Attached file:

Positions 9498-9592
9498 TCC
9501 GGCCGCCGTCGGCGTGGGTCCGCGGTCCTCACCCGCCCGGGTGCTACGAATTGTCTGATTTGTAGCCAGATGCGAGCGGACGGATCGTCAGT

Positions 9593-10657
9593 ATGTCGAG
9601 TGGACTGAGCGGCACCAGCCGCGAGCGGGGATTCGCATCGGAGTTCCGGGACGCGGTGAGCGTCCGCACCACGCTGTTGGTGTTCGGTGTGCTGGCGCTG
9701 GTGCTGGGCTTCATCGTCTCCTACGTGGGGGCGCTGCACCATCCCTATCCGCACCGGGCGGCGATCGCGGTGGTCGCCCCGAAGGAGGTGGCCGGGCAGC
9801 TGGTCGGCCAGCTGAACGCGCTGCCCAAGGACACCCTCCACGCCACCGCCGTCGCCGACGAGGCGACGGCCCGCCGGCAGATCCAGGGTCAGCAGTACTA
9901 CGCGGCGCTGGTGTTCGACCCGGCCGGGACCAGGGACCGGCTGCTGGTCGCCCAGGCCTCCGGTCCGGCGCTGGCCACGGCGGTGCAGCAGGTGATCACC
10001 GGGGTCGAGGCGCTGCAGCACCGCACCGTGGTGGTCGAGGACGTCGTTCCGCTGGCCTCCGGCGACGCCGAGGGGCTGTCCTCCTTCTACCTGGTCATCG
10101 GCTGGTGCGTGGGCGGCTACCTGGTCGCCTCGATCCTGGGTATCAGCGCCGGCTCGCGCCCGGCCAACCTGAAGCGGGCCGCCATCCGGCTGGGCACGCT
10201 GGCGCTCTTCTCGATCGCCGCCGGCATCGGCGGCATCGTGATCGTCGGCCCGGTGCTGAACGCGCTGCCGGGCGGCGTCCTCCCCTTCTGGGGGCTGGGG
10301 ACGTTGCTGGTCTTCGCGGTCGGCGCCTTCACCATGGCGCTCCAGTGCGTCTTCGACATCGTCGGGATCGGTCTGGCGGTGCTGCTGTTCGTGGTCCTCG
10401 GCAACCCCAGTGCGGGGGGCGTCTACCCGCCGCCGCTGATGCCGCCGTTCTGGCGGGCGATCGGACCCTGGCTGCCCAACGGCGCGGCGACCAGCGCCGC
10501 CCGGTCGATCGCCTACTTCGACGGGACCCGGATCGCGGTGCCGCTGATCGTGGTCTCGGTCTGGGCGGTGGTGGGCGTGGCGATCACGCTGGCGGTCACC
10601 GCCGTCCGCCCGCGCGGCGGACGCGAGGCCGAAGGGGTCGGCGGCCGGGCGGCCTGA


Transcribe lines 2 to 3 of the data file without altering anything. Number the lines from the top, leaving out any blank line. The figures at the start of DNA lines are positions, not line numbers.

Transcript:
9498 TCC
9501 GGCCGCCGTCGGCGTGGGTCCGCGGTCCTCACCCGCCCGGGTGCTACGAATTGTCTGATTTGTAGCCAGATGCGAGCGGACGGATCGTCAGT